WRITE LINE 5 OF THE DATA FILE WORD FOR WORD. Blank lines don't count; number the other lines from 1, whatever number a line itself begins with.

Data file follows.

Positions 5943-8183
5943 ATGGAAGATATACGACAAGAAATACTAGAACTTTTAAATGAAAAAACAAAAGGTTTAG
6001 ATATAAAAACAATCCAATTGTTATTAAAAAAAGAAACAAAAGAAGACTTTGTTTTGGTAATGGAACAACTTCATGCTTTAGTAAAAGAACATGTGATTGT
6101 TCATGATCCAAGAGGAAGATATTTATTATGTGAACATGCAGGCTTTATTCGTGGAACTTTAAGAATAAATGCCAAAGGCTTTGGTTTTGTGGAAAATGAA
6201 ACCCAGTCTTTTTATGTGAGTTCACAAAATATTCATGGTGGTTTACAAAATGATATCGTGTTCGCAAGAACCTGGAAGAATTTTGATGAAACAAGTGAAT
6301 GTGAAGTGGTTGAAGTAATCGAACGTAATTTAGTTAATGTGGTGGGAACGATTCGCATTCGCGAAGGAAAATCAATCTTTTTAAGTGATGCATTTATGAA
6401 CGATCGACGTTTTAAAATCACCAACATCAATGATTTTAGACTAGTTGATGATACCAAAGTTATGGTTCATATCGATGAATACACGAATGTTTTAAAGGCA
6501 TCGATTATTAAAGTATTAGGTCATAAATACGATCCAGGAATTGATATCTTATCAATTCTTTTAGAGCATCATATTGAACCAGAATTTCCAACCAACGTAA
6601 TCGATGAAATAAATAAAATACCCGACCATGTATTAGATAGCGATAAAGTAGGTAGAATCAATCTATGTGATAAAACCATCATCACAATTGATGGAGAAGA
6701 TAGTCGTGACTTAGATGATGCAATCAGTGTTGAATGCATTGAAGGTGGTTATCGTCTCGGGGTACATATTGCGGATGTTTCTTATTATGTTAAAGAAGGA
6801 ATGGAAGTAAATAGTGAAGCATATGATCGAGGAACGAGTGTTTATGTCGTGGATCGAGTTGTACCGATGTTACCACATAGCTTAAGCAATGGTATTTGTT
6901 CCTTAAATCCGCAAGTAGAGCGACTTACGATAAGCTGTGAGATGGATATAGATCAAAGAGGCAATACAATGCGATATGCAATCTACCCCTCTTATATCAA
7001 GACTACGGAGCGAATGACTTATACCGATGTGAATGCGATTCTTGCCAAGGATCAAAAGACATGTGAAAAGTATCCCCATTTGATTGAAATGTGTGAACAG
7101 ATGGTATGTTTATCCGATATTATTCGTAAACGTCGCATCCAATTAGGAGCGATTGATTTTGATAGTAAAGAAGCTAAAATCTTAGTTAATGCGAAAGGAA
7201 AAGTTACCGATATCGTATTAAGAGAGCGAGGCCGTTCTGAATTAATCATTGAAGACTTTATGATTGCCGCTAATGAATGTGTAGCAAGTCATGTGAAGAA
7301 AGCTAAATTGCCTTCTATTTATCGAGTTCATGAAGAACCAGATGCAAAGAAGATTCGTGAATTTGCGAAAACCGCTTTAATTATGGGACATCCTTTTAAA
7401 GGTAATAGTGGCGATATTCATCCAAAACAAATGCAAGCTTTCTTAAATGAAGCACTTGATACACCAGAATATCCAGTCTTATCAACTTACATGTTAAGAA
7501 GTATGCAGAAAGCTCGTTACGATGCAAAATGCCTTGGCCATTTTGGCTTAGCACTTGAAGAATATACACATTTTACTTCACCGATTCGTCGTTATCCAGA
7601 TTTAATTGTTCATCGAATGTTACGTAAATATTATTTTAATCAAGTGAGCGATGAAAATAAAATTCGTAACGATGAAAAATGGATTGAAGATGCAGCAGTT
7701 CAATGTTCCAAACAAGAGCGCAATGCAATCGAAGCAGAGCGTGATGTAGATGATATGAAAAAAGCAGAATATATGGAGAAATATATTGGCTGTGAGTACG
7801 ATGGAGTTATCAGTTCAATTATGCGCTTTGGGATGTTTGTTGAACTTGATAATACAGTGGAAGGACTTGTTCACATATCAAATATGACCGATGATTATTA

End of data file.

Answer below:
6201 ACCCAGTCTTTTTATGTGAGTTCACAAAATATTCATGGTGGTTTACAAAATGATATCGTGTTCGCAAGAACCTGGAAGAATTTTGATGAAACAAGTGAAT